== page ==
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Third octave.
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felix martens
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PostPosted: 2014-01-27, 17:04    Post subject: Third octave. Reply with quote

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Does entry into the third octave mean that a person's embouchure is heading in the right direction?
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Kiku Day
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PostPosted: 2014-01-27, 21:56    Post subject: Third octave. Reply with quote

If your intention was hitting 3rd octave.... perhaps it could indicate that. But that is not the only indication of a good embouchure.
Can you get tsu-no-meri down so it sounds the pitch of ro even though you finger tsu-no-meri?
Can you get chi-no-meri and u clear like crystal with no noise..... all these together are indications on your embouchure heading in the right direction. If it is only the 3rd octave, it could just show you that you are good at blowing hard..... depending on which 3rd octave notes you hit.
So both yes and no! Smile
Hope it did help even though I am sure it also confused you.
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kongwee
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PostPosted: 2014-01-28, 08:02    Post subject: Third octave. Reply with quote

Blow up to da kan hi or ha just for fun every time. Mr. Green
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Brian Tairaku Ritchie
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PostPosted: 2014-01-28, 10:06    Post subject: Third octave. Reply with quote

Third octave is nothing to be proud of. You can be proud when you play in the third octave and dogs run away or whine miserably. Evil or Very Mad
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felix martens
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PostPosted: 2014-01-28, 10:34    Post subject: Third octave. Reply with quote

I wasn't feeling proud. I just never played a steady third octave note before. I take your point Kiku. My purpose in posting this topic was to ask a simple question. Thank you for your answer. While pride didn't come into it I think the question is one a lot of beginners might ask, and while a person might admire Brian's ability to scare dogs I think For a professional member to come onto the Playpen and say that's nothing to be proud of is either an obscure joke or at best not very helpful.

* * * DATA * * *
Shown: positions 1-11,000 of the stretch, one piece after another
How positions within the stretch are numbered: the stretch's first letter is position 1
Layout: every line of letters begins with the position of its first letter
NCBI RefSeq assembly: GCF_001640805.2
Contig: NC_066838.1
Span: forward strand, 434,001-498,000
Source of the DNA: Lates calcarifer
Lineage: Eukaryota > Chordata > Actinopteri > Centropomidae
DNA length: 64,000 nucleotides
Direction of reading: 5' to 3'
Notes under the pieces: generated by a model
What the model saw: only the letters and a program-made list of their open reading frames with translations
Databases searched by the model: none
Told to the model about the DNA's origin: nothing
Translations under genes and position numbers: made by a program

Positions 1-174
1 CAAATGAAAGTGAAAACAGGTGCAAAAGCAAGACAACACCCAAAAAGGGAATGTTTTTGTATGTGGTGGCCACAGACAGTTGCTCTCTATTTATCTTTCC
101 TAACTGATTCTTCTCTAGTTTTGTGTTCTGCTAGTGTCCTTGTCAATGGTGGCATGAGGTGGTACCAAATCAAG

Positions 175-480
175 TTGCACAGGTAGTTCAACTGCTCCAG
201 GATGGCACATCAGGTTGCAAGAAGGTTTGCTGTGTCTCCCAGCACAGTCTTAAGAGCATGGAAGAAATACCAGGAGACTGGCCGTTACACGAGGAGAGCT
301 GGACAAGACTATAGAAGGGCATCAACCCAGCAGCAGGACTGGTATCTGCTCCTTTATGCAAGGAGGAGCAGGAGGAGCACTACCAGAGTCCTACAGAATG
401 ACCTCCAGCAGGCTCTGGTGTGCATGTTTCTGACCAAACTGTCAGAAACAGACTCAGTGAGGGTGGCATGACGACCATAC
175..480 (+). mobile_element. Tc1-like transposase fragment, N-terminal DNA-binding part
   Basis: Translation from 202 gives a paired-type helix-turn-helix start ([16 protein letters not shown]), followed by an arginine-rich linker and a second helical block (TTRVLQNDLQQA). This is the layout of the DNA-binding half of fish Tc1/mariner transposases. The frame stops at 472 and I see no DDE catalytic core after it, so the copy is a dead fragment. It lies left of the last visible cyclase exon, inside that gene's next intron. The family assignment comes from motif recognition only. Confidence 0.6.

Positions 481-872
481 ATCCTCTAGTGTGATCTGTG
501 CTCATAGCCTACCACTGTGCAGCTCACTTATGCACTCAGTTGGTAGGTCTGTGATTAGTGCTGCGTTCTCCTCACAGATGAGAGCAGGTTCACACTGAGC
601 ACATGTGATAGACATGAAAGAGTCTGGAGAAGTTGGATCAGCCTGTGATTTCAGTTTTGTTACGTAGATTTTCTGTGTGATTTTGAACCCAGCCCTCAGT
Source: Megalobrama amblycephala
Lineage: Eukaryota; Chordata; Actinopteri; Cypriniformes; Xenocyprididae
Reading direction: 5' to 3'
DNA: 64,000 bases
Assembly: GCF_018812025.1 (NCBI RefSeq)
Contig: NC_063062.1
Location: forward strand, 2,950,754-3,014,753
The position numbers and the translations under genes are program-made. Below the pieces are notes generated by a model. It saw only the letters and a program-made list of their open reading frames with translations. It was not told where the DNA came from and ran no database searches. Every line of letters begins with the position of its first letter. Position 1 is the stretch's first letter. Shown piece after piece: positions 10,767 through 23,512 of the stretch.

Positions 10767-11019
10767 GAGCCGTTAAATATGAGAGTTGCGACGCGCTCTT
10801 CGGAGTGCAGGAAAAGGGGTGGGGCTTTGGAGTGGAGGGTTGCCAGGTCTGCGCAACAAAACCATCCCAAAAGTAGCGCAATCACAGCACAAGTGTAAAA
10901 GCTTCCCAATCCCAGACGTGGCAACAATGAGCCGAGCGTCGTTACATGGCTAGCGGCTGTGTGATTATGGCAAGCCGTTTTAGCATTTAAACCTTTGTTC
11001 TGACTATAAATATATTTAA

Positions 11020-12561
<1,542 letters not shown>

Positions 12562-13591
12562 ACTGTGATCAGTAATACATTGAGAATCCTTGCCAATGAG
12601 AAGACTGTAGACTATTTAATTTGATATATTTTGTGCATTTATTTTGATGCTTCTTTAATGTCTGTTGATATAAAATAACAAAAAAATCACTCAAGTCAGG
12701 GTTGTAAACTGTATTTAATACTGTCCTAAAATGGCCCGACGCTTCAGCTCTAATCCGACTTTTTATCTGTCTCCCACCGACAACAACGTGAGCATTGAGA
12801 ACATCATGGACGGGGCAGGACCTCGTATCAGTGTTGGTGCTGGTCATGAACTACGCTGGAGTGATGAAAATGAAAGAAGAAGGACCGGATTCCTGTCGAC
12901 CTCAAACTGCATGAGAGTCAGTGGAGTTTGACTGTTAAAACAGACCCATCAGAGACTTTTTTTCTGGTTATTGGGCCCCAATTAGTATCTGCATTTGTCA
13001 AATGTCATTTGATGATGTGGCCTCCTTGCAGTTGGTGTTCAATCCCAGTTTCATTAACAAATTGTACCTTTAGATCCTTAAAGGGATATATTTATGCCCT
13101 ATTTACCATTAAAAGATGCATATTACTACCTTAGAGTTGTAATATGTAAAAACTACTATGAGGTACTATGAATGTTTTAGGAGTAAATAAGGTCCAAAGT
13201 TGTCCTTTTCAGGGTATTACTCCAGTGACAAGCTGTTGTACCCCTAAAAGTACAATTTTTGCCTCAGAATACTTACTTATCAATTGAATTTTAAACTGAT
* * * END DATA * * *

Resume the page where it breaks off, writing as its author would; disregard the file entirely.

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LowBlow
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PostPosted: 2014-01-28, 10:43    Post subject: Third octave. Reply with quote

Brian Tairaku Ritchie wrote:
Third octave is nothing to be proud of. You can be proud when you play in the third octave and dogs run away or whine miserably. Evil or Very Mad


Easier done with 1.2 then 3.2
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LowBlow
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PostPosted: 2014-01-28, 10:47    Post subject: Third octave. Reply with quote

Brian Tairaku Ritchie wrote:
Third octave is nothing to be proud of.
Evil or Very Mad


A wise advice from a master. Very Zen like. Like Horst.
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felix martens
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PostPosted: 2014-01-28, 10:57    Post subject: Third octave. Reply with quote

I'll become quiet in order that I might hear more.